Since Tuesday night’s terrific triumph at the polls and the euphoria that followed, Barack Obama has met reality squarely: he accidentally insulted Nancy Reagan, drew condemnation over his comments from Iran and concerned mumblings from Israel, Russia’s Medvedev wants an “early” meeting to discuss planned missile defenses in Poland and the Polish president says Obama promised to finish the missile project while the Obama camp says the President-Elect made “no commitment.” Now Mr. Obama has to select a Treasury Secretary and a Secretary of State from among a cast of well qualified and eager experts….
Barack Obama is wrestling with “back biting” and clashing egos as he tries to find a Treasury Secretary to help him pilot the US out of economic meltdown.
By Tim Shipman in Washington
The Telegraph (London)
Disagreements among senior Democrats and members of his team over who he should pick has given the President-Elect a wake up call about the treacherous partisan waters he now has to navigate, according to those familiar with the discussions.
Mr Obama used a national radio address yesterday to reiterate his support for a new $100bn “rescue plan for the middle class” and warned: “We are facing the greatest economic challenge of our lifetime.”
But despite the hopes of some aides that he would be able to name a Treasury Secretary in the first few days after the election, Mr Obama has found that he has to spend longer conisdering his decision after being bombarded by aggressive lobbying for the main candidates.
It is the President-Elect’s first taste of real dissent after having his views accepted without equivocation on the campaign trail.
Steven Clemons, senior fellow at the New America Foundation, a centre-left think tank, said “policy and personality battles” have broken out over the Treasury and defence portfolios, as well as selection of a Secretary of State, the senior foreign affairs post.
“Tension, backbiting, and jostling for position is fraying the nerves of many who are highest on the list of candidates Obama is considering for senior positions,” he said.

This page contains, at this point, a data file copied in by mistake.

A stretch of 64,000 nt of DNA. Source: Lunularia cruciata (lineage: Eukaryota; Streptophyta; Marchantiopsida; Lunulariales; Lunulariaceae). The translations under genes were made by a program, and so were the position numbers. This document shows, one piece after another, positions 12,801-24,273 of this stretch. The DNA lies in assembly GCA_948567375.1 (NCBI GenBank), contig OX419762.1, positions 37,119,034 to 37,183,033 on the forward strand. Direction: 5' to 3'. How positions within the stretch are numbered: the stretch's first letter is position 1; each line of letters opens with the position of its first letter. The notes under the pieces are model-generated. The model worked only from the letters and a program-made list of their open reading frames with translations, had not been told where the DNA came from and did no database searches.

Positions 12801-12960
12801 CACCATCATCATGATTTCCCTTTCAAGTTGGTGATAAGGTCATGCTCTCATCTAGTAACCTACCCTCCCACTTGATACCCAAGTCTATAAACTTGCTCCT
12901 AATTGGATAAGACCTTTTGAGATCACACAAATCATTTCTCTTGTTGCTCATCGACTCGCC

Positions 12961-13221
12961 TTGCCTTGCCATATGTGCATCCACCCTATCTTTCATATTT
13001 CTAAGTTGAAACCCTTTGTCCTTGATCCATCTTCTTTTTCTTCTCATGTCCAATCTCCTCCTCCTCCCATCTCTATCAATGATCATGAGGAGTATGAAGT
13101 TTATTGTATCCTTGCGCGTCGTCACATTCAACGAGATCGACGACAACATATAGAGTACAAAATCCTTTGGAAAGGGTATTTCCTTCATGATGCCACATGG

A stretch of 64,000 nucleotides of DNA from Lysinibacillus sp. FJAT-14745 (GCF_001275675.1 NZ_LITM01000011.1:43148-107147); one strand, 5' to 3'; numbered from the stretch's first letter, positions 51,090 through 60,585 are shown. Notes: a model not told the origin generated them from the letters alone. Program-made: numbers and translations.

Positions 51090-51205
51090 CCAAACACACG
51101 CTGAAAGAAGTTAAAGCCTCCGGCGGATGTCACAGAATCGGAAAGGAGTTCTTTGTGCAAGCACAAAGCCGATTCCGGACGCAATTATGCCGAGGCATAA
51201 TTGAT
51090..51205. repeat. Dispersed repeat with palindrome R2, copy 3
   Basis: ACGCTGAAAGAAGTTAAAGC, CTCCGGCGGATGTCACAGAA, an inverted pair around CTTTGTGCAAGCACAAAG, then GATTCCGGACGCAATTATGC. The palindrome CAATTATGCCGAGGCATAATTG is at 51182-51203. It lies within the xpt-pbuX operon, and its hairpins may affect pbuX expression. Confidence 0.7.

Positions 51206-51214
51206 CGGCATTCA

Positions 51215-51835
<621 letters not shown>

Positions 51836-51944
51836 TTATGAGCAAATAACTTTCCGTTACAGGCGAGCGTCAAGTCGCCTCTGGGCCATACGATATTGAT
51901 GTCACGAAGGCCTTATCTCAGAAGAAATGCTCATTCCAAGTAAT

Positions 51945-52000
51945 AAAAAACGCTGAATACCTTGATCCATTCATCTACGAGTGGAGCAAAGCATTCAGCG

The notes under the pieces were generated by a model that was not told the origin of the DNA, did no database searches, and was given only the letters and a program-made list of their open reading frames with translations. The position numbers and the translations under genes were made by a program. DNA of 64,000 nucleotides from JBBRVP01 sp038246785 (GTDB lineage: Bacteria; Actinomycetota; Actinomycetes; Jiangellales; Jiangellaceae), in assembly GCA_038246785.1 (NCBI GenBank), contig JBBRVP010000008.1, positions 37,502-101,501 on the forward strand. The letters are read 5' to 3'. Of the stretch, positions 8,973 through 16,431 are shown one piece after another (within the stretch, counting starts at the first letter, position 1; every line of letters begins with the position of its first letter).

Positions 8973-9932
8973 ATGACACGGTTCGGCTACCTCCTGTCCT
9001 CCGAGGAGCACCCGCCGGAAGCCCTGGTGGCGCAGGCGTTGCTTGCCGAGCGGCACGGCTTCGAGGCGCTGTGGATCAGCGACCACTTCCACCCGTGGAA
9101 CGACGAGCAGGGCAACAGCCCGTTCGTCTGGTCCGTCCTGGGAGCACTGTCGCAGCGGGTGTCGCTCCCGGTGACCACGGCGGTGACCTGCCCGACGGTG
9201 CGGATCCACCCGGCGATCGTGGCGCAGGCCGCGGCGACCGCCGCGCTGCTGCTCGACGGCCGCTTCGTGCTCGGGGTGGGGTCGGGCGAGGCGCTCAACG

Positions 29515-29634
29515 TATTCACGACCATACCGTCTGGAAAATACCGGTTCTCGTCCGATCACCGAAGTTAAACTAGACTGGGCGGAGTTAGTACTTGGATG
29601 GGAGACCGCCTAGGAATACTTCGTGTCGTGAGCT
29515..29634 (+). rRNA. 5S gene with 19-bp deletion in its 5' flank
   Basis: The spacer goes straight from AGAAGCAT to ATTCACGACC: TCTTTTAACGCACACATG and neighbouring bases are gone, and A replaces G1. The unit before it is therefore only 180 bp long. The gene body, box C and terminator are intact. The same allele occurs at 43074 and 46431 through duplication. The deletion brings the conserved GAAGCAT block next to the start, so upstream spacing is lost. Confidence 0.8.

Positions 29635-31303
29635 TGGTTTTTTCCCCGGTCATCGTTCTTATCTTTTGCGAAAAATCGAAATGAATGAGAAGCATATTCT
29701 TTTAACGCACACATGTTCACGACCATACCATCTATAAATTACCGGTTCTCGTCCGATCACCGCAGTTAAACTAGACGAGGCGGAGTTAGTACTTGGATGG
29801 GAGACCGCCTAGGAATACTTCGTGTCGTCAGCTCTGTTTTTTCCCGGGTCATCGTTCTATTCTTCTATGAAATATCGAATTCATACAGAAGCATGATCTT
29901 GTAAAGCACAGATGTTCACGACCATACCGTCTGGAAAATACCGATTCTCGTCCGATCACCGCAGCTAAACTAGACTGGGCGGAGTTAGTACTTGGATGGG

Time is pressing. The US economy shed another 240,000 jobs in October, the tenth month in a row, and the big three car manufacturers experienced a sales slump of 32 percent, to their lowest level since 1991. Ford, General Motors and Chrysler are now asking for a $25bn government bail out of their own.
But Democrat power brokers are split over the two frontrunners for the Treasury job. Lawrence Summers, who held the post under Bill Clinton, has influential support and is also pushing hard for the job. But he is blamed by many for the financial deregulation which contributed to the recent Wall Street collapse.
Feminist groups are horrified by his record as president of Harvard University, where Mr Summers suggested that women were inherently less good at maths than men.
Kim Gandy, the president of the National Organisation of Women, complained last week: “It’s very important that whoever is in key positions understands the importance of women to this economy.
“I do wonder whether if his had instead been a comment or an opinion about African Americans having less capacity for math and science, would he be on anybody’s short-list.”
Ms Gandy said she is lobbying Mr Obama to choose one of the female economists, Laura D’Andrea Tyson or Sheila Bair.